By Stephanie A. Fox, Esq.
On August 2, 1996 Congress passed the Health Insurance Portability and Accountability Act of 1996, more frequently referred to as the Kassebaum-Kennedy Bill. The Act was conceived by many as a mechanism to make health insurance more portable and accessible to Americans. With only two dissenting votes, however, Congress used the Act as an opportunity to strike at the alleged fraud and abuse that legislators believe runs rampant in the health care industry and which contributes significantly to rising health care costs. Key provisions of the Act guarantee insurance and access for individuals and small businesses. Provisions of the Act also expand the government’s ability to control fraud and abuse in health care insurance programs other than Medicare and Medicaid, with its creation of a new program, dubbed the “Fraud and Abuse Control Program”. This article will summarize the relevant portions of the Act relating to fraud and abuse.
The Fraud and Abuse Control Program
Financed by the Medicare Hospital Trust Fund and coordinated by the Department of Health and Human Service’s Inspector General and the Department of Justice, Section 201 of the Act establishes The Fraud and Abuse Control Program. Over the next seven years, the Inspector General and the Department of Justice will receive more than one billion dollars to attack health care fraud. The Federal Bureau of Investigation will also receive $500,000 from general revenue to hire more investigators.
Under the Fraud and Abuse Program the Office of Inspector General (OIG) and the Department of Justice are to coordinate law enforcement at all government levels to fight fraud in both the public and private sectors. Until the implementation of this program, the OIG dealt only with Medicare and Medicaid, and the Department of Justice seldom used its powers to chase suspected fraud in private entities. The concept behind this Program is to provide for more stringent exclusions from Medicare, as well as to provide the means for “watch dogs” of alleged fraud and abuse.
Under the Program, the OIG will be able to exclude from Medicare any investors, officers and managing employees of companies that have committed fraud or previously were excluded from Medicare, even if that investor, officer or employee had no knowledge of the wrongdoing. The impact of this section suggests that, if you have been excluded before, and you move onto a new venture, you will not be given a fresh start with Medicare; you will remain excluded. The Department of Justice is also given the ability to subpoena records in furtherance of any health care fraud investigation, without any requirement that the investigation be tied to Medicare or Medicaid.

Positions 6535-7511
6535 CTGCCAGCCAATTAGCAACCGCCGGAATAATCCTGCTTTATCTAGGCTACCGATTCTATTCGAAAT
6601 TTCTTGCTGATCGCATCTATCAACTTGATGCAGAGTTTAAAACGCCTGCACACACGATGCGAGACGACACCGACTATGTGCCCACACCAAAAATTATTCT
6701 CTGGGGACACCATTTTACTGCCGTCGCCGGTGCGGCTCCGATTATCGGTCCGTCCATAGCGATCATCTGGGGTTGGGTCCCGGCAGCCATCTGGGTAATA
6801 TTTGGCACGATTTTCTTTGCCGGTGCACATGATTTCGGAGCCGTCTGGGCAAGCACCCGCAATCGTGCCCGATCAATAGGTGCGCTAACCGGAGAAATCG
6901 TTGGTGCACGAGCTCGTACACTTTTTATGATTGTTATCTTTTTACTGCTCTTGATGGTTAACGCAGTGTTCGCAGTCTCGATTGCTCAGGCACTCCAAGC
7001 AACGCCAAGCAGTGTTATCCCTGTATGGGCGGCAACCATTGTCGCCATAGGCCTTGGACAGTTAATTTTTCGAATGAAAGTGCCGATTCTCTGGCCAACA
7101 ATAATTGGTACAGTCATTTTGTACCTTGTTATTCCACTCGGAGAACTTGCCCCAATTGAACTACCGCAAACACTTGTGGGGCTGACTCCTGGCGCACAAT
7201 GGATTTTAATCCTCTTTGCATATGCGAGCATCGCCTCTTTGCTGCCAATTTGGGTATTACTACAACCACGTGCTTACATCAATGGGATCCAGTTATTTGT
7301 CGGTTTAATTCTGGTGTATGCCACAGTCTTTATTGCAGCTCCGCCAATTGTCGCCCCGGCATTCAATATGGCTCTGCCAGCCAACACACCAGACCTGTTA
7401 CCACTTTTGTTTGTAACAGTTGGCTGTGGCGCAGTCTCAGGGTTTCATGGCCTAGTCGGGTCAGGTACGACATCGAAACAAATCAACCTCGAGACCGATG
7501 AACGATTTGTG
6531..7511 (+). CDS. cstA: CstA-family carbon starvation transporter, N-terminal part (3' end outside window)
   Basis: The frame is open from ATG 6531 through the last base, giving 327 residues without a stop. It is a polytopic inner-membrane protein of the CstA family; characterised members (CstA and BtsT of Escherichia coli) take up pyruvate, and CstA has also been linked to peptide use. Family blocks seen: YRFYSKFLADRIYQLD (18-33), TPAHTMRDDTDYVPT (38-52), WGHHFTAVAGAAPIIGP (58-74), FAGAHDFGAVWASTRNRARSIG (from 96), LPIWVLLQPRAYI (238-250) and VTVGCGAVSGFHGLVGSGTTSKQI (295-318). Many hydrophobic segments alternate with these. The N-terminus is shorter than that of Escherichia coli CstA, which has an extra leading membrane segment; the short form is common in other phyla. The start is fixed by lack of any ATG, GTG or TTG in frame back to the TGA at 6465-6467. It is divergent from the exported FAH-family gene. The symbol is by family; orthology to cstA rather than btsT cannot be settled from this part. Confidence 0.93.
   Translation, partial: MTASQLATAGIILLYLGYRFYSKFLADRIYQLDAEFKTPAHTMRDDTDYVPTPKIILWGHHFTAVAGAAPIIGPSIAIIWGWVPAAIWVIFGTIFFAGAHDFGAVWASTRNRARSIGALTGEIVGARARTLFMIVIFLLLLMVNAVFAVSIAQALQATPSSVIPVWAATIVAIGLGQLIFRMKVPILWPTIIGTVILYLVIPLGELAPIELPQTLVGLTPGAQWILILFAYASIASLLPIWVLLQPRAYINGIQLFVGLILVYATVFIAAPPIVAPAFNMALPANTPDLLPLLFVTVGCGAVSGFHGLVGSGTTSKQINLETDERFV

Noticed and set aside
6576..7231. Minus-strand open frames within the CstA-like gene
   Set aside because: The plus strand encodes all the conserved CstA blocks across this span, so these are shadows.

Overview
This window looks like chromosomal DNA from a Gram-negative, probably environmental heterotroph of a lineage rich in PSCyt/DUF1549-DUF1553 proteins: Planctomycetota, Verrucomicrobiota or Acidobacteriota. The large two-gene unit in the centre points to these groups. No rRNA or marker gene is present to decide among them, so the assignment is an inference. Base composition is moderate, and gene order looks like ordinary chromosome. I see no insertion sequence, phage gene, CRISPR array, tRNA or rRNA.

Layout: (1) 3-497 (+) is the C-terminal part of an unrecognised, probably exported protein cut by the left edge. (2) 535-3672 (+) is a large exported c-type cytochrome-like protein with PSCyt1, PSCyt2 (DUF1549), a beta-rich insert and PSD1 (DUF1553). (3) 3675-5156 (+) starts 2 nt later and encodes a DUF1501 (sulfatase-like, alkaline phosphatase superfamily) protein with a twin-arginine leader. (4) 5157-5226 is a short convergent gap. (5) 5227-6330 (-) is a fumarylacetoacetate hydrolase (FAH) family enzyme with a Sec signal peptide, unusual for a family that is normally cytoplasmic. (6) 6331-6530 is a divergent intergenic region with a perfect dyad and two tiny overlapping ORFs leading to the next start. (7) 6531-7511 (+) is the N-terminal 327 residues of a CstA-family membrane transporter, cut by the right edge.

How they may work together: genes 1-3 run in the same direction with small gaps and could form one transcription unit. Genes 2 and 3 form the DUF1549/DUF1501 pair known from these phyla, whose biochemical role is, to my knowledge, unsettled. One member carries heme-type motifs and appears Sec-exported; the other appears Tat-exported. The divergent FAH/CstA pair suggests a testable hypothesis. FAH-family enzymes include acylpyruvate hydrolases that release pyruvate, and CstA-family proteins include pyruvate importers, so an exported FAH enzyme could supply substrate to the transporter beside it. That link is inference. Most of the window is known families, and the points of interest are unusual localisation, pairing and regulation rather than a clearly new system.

Section 201 of the Act requires the OIG to issue advisory opinions on proposed provider business arrangements that fall under the anti-kickback law and the laws that allow for the imposition of civil penalty. The OIG has six months to set up a procedure to process requests for advisory opinions. These opinions are to be made public. While the Department of Justice and OIG are opposed to the issuance of advisory opinions, arguing that they could undermine prosecutions and drain government resources, the advisory opinions will assist in protection of the physicians.
Section 202 of the Fraud and Abuse Program provides for approximately $500,000,000 a year to be dedicated to the Health Care Financing Administration (HCFA) to execute another new venture set up as the “Medicare Integrity Program”. Some of this money will be used to expand Health and Human Services’ “Operation Restore Trust”, an anti-fraud campaign currently at work in five states, with the hope that the Program will move into all 50 states. Restore Trust’s three main targets are home health care, nursing home services and durable medical equipment sales and service. As part of the Medicare Integrity Program, HCFA may contract with private companies to track down perpetrators of Medicare fraud. This is a function that was currently performed mainly by insurance carriers hired to process Medicare claims. It is possible that these new provisions will permit private organizations and companies to become “watch dogs” and be hired as investigators of fraud and abuse.
Section 203 of the Program establishes beneficiary incentive programs. If an individual reports a sighting of fraud and abuse of at least $100, Health and Human Services may pay the individual a portion of the money reclaimed from defrauders.
Revisions to Current Sanctions for Fraud and Abuse